Household Leverage and the Recession of 2007 to 2009
We show that household leverage as of 2006 is a powerful statistical predictor of the severity of the 2007 to 2009 recession across U.S. counties. Counties in the U.S. that experienced a large increase in household leverage from 2002 to 2006 showed a sharp relative decline in durable consumption starting in the third quarter of 2006 - a full year before the official beginning of the recession in the fourth quarter of 2007. Similarly, counties with the highest reliance on credit card borrowing reduced durable consumption by significantly more following the financial crisis of the fall of 2008. Overall, our statistical model shows that household leverage growth and dependence on credit card borrowing as of 2006 explain a large fraction of the overall consumer default, house price, unemployment, residential investment, and durable consumption patterns during the recession. Our findings suggest that a focus on household finance may help elucidate the sources macroeconomic fluctuations.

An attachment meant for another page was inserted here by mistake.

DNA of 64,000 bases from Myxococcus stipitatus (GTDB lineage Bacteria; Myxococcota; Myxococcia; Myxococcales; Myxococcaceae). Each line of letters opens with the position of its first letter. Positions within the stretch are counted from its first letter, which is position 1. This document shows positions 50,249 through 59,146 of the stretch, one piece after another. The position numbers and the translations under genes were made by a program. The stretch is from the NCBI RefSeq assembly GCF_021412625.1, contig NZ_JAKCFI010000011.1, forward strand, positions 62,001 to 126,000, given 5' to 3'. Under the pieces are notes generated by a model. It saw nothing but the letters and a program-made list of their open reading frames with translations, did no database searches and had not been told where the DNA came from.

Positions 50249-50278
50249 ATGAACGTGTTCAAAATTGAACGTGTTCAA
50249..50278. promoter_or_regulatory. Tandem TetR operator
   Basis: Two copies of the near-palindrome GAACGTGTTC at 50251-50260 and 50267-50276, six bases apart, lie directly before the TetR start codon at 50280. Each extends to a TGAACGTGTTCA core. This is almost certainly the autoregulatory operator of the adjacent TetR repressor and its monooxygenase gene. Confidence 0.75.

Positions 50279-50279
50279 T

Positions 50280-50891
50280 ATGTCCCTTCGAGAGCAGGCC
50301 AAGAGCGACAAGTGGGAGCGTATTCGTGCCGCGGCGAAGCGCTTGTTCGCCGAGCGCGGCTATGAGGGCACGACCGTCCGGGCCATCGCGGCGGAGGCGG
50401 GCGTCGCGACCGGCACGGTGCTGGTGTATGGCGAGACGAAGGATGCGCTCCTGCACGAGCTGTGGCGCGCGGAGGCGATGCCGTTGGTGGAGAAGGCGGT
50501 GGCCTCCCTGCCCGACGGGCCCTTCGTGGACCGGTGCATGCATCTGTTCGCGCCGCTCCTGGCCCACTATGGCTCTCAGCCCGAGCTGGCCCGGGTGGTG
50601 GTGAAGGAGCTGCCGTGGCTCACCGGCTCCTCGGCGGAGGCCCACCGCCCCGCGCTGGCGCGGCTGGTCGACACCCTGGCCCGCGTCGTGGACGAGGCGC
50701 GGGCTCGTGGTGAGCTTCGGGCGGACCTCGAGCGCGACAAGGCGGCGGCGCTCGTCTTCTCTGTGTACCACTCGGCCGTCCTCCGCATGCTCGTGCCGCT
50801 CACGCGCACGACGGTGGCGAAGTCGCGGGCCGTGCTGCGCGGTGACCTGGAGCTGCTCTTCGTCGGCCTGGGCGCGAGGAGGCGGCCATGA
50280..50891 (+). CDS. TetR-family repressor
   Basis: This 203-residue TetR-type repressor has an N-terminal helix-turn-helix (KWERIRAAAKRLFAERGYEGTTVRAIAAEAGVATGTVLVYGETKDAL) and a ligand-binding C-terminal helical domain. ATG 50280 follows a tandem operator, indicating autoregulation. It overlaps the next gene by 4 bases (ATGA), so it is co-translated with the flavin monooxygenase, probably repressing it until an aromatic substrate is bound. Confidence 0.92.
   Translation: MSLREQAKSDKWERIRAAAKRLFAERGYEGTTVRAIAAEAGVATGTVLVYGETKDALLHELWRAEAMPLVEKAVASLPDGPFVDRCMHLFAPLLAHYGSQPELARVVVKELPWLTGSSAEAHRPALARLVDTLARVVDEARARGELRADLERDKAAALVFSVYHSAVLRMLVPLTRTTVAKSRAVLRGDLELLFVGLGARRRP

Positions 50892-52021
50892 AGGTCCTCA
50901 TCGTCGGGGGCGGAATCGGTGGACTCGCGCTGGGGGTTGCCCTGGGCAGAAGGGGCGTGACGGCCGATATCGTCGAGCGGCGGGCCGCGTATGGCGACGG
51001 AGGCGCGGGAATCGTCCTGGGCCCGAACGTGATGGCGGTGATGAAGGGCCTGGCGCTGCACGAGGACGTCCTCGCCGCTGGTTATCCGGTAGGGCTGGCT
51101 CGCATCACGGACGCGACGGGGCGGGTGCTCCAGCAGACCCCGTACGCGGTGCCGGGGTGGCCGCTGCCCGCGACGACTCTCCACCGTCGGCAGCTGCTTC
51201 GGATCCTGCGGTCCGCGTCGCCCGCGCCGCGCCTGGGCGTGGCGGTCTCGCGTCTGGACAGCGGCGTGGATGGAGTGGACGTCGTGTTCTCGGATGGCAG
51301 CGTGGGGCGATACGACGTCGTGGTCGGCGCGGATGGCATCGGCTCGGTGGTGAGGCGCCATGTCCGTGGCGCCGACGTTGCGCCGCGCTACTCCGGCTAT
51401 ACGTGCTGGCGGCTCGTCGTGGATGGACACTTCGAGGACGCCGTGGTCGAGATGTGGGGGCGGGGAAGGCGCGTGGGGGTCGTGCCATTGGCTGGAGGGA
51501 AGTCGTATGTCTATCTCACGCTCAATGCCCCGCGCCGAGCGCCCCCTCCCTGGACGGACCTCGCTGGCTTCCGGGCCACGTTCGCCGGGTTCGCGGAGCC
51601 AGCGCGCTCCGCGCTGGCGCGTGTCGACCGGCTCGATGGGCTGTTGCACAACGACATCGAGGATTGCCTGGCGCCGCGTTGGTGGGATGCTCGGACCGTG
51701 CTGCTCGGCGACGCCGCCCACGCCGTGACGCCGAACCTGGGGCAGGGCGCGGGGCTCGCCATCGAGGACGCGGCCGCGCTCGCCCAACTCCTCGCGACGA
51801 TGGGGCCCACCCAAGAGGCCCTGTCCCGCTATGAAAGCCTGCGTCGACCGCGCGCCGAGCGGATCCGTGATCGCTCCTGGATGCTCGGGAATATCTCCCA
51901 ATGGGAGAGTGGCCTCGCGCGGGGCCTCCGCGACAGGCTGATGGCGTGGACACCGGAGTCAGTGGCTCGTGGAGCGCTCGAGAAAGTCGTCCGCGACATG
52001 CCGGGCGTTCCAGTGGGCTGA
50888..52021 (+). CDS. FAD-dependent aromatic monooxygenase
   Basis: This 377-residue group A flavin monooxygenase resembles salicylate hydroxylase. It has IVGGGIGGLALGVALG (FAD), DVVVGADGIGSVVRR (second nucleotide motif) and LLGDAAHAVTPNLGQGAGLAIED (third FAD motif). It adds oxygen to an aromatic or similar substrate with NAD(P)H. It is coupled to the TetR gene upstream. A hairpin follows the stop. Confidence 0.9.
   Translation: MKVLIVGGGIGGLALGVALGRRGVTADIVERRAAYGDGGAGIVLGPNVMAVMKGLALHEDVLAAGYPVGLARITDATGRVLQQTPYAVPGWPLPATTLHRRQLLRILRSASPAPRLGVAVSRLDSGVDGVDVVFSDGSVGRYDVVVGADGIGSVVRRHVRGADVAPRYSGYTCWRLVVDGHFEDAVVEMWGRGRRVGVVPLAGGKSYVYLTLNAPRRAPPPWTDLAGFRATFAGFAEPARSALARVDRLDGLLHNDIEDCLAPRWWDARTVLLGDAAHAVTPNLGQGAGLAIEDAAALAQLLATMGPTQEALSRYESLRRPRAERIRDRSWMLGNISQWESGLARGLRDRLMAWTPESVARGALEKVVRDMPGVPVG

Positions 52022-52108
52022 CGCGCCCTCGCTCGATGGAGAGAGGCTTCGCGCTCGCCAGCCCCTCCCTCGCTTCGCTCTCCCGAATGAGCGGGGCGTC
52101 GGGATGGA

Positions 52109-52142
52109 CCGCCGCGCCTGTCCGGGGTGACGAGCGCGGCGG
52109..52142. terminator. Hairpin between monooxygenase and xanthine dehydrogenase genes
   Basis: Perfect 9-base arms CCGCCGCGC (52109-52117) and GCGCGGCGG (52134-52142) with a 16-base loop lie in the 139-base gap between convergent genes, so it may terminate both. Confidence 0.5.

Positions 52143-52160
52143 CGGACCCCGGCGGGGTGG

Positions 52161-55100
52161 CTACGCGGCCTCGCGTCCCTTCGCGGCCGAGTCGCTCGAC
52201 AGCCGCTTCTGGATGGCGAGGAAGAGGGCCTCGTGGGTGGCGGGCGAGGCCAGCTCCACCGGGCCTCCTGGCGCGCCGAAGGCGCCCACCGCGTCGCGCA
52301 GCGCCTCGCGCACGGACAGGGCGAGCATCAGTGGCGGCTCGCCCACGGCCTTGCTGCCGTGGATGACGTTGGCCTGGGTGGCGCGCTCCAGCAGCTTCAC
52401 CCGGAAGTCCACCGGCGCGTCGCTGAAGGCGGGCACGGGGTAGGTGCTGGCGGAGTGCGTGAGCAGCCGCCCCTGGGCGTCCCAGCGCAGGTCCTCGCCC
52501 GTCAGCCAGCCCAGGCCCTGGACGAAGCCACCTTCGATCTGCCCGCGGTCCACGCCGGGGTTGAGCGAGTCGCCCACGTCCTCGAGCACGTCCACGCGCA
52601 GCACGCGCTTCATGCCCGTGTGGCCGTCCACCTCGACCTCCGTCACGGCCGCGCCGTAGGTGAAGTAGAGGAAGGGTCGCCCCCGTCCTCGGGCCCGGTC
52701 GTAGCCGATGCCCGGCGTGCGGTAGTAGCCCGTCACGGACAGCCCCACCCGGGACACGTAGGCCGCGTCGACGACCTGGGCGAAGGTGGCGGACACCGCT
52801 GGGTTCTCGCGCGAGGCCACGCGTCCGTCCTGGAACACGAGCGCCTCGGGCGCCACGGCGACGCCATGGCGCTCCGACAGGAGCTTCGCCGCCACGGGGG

We thank Pierre-Olivier Gourinchas, Ayhan Kose, Kevin Lansing, two anonymous referees, and seminar participants at the University of Chicago (Booth), Duke University (Fuqua), Purdue University (Krannert), Harvard Business School, Princeton University, Wharton, NYU (Stern), and the Annual Research Conference at the IMF for comments. Timothy Dore provided superb research assistance. We are grateful to the National Science Foundation, the Initiative on Global Markets at the University of Chicago Booth School of Business, the Center for Research in Security Prices, and the FMC Corporation for funding. The results or views expressed in this study are those of the authors and do not reflect those of the providers of the data used in this analysis. Mian: (510) 643 1425, firstname.lastname@example.org; Sufi: (773) 702 6148, email@example.com The views expressed herein are those of the authors and do not necessarily reflect the views of the National Bureau of Economic Research.